COUNTY COUNCIL STILL HATES SUNSHINE LAW
So it looks like open meeting lawsuits against the Maui County Council are becoming a regular thing. On Aug. 19, The Maui News reported that some Ka’anapali timeshare owners associations filed suit against the county saying “a Sunshine Law violation occurred when council members considered property tax rates for fiscal 2014.”
As expected, this new lawsuit cites the Aug. 8 Hawaii Supreme Court ruling in the Sunshine Law case Daniel Kanahele vs. Maui County, in which the high court found that a county council committee had violated the state’s open meetings law by circulating written memos that weren’t properly publicized to residents.
The only thing surprising about the latest case is that there aren’t more of them coming to light. Members of the Maui County Council–usually the chairpersons, in fact–have long complained about the state Open Meeting Law’s requirements and have long called for getting rid of the mandates that they meet in public:
• In 2005, Maui County Councilmember Riki Hokama called on the state Legislature to exempt the council from the Open Meetings law. “[T]he Sunshine Law detracts from the effectiveness of county councils in carrying out their legislative responsibilities,” he said at the time, which drew immediate and substantial opposition from residents and officials across the island. “What the council chair and associates are proposing is to move us toward efficiency at the expense of the community’s right to know and ability to speak out,” Mayor Alan Arakawa said at the time in a Maui News editorial.
• In early 2012, Maui County Council members Danny Mateo, Joseph Pontanilla, Bob Carroll and Mike White all wrote letters to the state House Judiciary Committee saying they supported HB 2742, which would have–you guessed it–exempted County Councils from the Sunshine Law. “[W]hen applied to an elected board like a county council, who has direct accountability to the electorate and a broad range of responsibilities, these same [Sunshine Law] interpretations unjustifiably interfere with the important legislative work of the County Council,” Mateo wrote. For that reason, Mateo added, “the State Legislature was wise to exempt itself from the Sunshine Law, and should give the same consideration to the county councils.” Needless to say, the bill went nowhere.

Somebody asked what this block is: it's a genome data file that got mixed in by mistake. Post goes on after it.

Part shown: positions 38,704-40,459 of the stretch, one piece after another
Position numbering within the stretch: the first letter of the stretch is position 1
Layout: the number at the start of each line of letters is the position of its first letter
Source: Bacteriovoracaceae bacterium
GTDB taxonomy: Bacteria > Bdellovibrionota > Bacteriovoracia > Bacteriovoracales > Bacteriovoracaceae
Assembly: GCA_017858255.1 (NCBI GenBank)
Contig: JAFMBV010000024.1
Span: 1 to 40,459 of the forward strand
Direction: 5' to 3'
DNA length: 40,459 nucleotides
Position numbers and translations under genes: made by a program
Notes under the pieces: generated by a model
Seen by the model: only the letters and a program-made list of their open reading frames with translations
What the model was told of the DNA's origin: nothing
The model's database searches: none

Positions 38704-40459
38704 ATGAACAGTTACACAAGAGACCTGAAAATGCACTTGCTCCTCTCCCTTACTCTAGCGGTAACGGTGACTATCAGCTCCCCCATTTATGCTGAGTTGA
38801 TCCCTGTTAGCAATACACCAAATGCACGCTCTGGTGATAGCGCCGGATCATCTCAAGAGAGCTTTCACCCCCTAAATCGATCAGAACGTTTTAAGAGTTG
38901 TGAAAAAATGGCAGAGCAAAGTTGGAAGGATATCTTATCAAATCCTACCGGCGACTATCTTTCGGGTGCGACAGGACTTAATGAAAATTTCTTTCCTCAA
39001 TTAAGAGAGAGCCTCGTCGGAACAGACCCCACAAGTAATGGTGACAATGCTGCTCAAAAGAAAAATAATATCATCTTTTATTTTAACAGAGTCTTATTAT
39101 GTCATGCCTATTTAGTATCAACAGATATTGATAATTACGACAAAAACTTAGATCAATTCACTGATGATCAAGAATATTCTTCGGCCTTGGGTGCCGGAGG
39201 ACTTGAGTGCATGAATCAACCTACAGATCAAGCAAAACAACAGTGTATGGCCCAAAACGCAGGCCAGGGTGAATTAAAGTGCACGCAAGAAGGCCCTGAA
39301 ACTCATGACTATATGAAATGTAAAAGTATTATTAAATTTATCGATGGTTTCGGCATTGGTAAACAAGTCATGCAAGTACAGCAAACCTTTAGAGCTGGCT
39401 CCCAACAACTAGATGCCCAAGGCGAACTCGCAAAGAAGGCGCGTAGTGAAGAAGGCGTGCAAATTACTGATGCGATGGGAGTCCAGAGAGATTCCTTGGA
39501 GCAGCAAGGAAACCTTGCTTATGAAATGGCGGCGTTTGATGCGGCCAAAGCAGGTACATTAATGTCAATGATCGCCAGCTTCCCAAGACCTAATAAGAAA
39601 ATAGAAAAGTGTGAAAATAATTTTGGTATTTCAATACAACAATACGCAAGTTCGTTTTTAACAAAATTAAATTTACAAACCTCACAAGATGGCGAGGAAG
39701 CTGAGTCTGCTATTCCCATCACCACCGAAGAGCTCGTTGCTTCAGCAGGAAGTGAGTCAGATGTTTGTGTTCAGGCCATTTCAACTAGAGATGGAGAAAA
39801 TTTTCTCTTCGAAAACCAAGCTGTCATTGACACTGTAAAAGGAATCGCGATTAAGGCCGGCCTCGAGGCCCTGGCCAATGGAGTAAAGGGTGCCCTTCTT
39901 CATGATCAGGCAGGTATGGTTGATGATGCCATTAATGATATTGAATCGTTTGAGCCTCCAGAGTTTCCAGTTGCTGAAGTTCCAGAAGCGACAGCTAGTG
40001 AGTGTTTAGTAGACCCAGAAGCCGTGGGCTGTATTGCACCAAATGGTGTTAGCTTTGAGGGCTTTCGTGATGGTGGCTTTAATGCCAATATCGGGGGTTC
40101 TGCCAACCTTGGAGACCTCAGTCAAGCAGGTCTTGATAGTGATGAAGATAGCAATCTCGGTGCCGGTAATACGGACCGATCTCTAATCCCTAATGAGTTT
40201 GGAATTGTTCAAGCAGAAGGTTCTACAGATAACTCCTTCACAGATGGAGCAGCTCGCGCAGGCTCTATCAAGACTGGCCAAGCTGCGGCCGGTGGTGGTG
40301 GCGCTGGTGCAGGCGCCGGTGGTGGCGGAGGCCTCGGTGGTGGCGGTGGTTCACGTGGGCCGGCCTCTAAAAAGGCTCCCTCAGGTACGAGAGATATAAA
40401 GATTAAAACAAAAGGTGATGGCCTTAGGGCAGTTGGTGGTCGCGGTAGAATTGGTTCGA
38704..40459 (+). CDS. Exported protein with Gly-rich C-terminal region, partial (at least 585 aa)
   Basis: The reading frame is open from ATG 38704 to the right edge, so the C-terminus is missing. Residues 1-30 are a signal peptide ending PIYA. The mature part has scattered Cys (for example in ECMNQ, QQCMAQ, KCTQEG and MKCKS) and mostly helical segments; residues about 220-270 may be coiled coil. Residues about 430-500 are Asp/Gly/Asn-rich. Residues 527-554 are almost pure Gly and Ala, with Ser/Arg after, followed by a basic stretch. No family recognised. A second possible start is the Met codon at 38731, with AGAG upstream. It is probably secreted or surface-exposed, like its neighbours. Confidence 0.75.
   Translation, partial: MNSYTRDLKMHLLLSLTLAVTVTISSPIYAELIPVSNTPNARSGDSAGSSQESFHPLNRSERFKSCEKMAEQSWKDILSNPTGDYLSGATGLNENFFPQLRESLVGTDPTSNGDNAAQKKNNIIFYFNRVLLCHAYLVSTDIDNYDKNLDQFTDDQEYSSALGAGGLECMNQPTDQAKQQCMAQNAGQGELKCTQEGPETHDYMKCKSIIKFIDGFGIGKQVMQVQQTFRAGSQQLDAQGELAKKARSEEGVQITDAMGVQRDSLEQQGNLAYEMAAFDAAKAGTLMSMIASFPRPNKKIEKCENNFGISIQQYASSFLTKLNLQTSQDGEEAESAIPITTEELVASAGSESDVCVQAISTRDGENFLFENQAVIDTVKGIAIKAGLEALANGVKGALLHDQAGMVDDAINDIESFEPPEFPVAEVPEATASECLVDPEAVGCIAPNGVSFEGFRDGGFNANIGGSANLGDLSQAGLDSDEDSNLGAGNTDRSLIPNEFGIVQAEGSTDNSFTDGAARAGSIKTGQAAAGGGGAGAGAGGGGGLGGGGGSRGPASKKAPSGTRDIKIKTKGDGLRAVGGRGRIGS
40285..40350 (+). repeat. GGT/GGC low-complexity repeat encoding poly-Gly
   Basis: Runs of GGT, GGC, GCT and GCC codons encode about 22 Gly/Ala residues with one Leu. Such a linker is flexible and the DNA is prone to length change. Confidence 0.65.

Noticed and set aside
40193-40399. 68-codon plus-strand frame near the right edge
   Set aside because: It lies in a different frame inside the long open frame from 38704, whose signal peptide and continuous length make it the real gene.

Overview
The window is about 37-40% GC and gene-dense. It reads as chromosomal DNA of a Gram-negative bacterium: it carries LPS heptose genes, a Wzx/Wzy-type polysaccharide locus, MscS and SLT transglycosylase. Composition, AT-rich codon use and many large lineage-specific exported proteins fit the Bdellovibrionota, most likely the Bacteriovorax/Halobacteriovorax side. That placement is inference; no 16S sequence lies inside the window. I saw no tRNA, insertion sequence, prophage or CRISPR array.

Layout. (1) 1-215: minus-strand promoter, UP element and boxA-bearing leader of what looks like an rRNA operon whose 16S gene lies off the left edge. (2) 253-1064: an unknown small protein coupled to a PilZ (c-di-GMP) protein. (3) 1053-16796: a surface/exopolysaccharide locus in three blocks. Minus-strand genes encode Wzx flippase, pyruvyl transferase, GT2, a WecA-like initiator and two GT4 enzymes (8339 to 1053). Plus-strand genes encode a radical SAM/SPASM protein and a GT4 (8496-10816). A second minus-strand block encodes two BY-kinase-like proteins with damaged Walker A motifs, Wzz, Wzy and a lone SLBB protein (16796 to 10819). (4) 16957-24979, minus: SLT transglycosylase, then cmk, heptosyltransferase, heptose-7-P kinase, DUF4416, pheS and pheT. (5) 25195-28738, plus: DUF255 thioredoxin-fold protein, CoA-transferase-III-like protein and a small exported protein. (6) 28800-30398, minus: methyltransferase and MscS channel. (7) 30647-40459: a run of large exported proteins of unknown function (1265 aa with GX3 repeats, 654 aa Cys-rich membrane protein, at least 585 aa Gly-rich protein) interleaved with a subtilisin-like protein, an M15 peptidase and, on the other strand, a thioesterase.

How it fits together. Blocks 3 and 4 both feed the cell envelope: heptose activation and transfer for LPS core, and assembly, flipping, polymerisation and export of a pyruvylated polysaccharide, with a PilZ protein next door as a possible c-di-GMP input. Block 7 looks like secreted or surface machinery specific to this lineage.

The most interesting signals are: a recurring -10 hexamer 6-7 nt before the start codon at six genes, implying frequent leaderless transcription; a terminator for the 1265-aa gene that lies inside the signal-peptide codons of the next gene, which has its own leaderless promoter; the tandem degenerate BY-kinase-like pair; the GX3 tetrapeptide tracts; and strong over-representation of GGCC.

• In her bizarre post-Aug. 8 ruling press release, current Maui County Council Chairperson Gladys Baisa openly displayed her contempt for the open meetings law. “Though I have my issues with the Sunshine Law, the Council always goes beyond the call of duty to attempt to ensure we operate in full compliance, as can be seen in this opinion,” she said as though the court had not, in fact, smacked down the council.
Look, if Maui County Councilmembers don’t like a particular law, and aren’t shy about telling the public that, then that’s cool. They have a freedom of speech just the rest of us. But what they can’t do is let their opposition to a law that requires them to operate in the open allow them to slack off on adhering to that law, as these lawsuits seem to indicate.
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WHAT’S OUT OF BALANCE AGAIN?